Facelift for Washougal social services building


The city of Washougal’s deteriorating social services building is about to receive a facelift.

City officials have agreed to use a $700,000 state grant, a $226,500 Community Development Block Grant (CDBG) and $32,000 from Washougal’s coffers to fund a two-phase remodeling project for the social-services building that houses the East County Family Resource Center, which provides child and family counseling, youth programs and parent classes via its parent organization, the Seattle-based Children’s Home Society of Washington.

At their Sept. 27 meeting, Washougal City Council members approved a $47,500 contract with Vancouver-based Covalent Architecture for first-phase design work. The project’s second phase, funded by a $700,000 contribution from the Washington State Department of Commerce, will provide the facility with exterior envelope repairs, as well as a new roof, an upgraded HVAC system, interior lighting and flooring and an exterior public restroom.

“It’s going to be a great project for our community,” Washougal City Manager David Scott said during the city council’s Sept. 27 workshop. “We’re really grateful to the county program that does the CDBG and especially grateful to our legislative delegation for their big capital appropriation that they provided that’s really making this happen.”

Washougal engineer Rob Charles said the city plans to complete the project by the end of 2022.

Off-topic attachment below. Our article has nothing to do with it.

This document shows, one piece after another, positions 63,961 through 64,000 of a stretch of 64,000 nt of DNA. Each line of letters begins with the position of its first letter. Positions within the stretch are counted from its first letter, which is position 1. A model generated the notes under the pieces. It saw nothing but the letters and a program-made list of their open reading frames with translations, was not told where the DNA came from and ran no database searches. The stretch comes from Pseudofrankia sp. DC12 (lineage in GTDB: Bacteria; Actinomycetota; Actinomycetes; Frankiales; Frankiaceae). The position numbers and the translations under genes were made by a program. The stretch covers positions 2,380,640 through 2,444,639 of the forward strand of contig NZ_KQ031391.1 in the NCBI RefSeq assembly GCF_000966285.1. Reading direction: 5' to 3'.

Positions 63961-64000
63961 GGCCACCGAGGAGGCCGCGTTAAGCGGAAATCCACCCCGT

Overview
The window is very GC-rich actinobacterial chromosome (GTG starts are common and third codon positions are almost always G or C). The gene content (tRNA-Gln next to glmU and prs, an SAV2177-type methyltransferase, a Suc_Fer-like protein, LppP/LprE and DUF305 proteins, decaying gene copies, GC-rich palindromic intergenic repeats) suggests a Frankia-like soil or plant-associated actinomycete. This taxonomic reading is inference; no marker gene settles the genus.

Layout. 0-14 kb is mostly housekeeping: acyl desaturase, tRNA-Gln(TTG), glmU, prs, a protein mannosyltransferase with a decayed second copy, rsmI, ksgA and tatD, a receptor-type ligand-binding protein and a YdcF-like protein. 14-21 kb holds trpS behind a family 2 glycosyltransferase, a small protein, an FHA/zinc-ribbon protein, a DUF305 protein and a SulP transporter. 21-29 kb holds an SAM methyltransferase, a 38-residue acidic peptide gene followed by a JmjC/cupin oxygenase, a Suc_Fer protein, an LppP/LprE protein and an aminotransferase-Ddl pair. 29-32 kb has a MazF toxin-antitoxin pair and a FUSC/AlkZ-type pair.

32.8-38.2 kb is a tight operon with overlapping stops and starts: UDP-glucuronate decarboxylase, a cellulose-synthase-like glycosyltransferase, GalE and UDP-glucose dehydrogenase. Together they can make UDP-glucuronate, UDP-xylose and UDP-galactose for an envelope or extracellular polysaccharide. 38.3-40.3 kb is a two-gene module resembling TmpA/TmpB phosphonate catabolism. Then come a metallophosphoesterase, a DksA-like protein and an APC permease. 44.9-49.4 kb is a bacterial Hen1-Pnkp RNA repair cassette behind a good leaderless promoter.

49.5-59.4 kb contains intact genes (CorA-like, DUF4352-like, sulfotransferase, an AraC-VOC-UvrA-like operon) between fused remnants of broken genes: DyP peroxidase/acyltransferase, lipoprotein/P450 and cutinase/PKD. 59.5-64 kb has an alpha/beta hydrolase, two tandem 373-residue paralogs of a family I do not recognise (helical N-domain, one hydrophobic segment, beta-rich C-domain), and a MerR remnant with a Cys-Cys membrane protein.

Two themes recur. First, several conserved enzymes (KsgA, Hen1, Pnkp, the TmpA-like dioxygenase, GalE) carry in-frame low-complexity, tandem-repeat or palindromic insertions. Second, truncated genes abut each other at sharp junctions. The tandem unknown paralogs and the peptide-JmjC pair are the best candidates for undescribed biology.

Council members question public restroom

Washougal city councilors scrutinized the proposal for the building’s new restroom, which Charles said is planned for “transient and public use.”

“Is there a reason why this shouldn’t be just a public restroom?” Councilman David Stuebe asked Charles. “I think we have the need at Reflection Plaza for our citizens. If we’re going to do this, maybe we put it in a nice location that’s going to service folks that are downtown. I want to make sure that if we’ve got kids going in there that it’s appropriate.”

Charles said the idea is to provide a restroom for the general public, including people experiencing homelessness.

“It’s not going to have the name ‘homeless restroom’ on it, but I think we probably all know that a lot of homeless people are going to end up using it,” Charles said. “But it’s really just a public restroom.”

Several council members said they would like to see plans for a larger restroom. The proposed restroom would have two stalls, including one wheelchair-accessible stall.

“If we’re looking out into the future, like a council is supposed to do, and we think about downtown, we’re going to want public restrooms down there,” Councilman Paul Greenlee said. “Whether one (non-wheelchair-accessible) stall is enough or not, I don’t really know. But given limitations on funding, we may be limited to a single stall, in effect. If that’s the case and there’s a possibility we may go to two (non-wheelchair-accessible) stalls, then at least let’s make sure we put in the infrastructure that’s necessary to add on a second stall.”

Greenlee also questioned the proposed location of the restroom, which is currently slated to be placed in the building’s parking lot.

“I would just ask that we encourage our architects to think a little bit about where to locate this,” he said. “My only concern is that it’s basically stealing what limited parking there is for the social services building staff, and I don’t know if that’s an issue or not. I’m certainly not pounding on the table here. I just think we need to be smart about all of this.”

Charles said he will “definitely have a conversation” with the project planners to discuss the feasibility of other possible locations for the restroom.





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